Welcome to a 5,300ha of stunning primary lowland rainforest in North Kalimantan that has been defended against development by the villagers of Long Setulang. They call it Tane’ Olen – their protected forest.
Developers seek rights to forests in Borneo for three primary reasons: agricultural land, timber, and underground resources (coal, gold, or other metals and minerals). In the case of Long Setulang it’s timber. Unlike many other villages in Kalimantan, the people of Long Setulang have resisted any efforts to develop the forest covered land they call their own, and arguably we all owe them a debt of gratitude for being so resilient.
They decided early on to wait and see how neighbouring villages who had chosen to sell access to their forests benefited from the deal. When they saw that those villages lost so much (including clean drinking water and hunting grounds) but gained very little, they knew it was in their best interests not to sell.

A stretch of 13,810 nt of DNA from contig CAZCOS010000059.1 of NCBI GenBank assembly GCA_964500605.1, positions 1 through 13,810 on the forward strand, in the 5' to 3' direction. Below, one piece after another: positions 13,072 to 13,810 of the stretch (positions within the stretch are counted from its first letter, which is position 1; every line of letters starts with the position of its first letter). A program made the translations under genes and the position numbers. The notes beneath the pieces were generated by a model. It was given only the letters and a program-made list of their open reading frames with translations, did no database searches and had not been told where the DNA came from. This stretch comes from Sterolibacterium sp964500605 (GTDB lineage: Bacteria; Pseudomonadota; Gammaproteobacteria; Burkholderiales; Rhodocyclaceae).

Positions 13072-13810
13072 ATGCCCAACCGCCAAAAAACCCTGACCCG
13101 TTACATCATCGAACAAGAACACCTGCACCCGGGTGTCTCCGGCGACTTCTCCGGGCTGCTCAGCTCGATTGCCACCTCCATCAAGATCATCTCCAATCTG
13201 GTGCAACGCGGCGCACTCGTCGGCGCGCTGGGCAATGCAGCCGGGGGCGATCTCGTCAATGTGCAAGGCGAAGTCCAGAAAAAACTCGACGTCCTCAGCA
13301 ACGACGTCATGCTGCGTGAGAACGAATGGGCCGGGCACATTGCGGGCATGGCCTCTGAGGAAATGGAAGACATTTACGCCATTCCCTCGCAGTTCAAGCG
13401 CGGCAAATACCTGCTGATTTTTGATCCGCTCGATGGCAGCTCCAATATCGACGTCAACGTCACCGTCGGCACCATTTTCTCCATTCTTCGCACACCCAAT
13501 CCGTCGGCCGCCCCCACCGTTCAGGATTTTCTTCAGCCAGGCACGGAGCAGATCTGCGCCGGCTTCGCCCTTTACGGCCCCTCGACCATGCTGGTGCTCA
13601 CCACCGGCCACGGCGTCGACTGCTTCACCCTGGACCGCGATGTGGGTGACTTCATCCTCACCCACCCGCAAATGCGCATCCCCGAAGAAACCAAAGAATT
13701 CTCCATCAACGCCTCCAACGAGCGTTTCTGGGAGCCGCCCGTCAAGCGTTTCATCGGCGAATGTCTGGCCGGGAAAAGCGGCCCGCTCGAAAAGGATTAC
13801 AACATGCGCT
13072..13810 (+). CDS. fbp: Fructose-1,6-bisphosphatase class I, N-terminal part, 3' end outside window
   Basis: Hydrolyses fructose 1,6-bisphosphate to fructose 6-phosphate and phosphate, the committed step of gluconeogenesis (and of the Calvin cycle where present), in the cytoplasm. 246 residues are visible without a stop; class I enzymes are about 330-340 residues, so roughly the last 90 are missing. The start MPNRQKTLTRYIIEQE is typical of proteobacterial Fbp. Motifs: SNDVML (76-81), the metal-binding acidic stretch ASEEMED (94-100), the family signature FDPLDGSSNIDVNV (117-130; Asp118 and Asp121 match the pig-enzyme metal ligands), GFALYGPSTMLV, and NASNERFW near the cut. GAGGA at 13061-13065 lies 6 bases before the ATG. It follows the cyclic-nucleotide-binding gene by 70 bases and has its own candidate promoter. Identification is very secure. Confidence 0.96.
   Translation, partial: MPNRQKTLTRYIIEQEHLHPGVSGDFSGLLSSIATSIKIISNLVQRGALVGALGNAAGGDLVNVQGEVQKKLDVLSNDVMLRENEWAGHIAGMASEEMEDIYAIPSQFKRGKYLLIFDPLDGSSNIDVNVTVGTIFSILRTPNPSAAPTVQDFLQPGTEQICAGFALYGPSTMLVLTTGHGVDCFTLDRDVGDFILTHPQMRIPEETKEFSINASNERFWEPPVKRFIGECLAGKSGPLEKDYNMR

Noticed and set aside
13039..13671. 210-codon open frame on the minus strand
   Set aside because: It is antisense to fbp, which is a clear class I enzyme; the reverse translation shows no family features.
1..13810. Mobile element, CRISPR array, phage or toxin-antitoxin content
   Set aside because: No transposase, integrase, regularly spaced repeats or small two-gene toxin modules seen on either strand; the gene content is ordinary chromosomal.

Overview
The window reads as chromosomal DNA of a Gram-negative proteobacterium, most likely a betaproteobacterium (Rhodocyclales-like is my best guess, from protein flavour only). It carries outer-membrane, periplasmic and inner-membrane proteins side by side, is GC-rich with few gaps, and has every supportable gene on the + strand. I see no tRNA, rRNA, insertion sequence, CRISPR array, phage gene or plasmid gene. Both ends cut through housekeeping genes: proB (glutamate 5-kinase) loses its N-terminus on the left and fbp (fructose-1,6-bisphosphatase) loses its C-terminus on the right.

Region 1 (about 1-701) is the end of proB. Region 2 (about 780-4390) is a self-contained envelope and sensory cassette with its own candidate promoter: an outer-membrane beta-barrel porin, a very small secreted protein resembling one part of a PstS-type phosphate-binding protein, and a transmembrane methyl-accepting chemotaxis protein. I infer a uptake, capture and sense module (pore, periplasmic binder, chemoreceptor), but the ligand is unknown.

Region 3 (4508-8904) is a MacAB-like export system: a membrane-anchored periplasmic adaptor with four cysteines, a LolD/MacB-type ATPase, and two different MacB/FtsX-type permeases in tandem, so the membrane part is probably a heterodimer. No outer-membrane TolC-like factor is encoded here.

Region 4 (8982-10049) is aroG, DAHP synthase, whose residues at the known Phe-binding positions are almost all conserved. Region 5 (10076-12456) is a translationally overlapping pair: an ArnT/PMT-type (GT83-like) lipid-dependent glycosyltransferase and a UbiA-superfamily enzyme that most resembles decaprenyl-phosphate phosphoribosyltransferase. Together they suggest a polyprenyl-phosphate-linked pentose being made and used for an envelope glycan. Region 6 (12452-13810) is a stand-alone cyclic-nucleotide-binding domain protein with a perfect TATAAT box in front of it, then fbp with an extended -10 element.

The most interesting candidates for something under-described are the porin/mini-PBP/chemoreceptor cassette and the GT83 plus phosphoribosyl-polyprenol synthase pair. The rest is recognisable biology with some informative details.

Instead, Long Setulang set up a village level forest management board, dedicated half of their territory to forest conservation,, and began applying for legal recognition of their ownership of the land. They were eventually successful, and are today trying to develop a sustainable tourism economy as a way of generating an income from their forest without damaging it.
The village has a long way to go and will require much support before realising that goal: basic infrastructure is sorely lacking, not enough is known about the ecology of the area, and the village lacks many of the skills required to take real ownership of local tourism industry.
The 2015 Borneo RAVE is an early response to this need, concentrating on raising interest and awareness of the location, producing multimedia resources to help with development of promotional and educational resources, building on existing species inventories, and making management plan suggestions to the village and local government.
The expedition is one of the first significant steps in the development of a long term program of activities being planned by the expedition charity partner Beyond Conservation.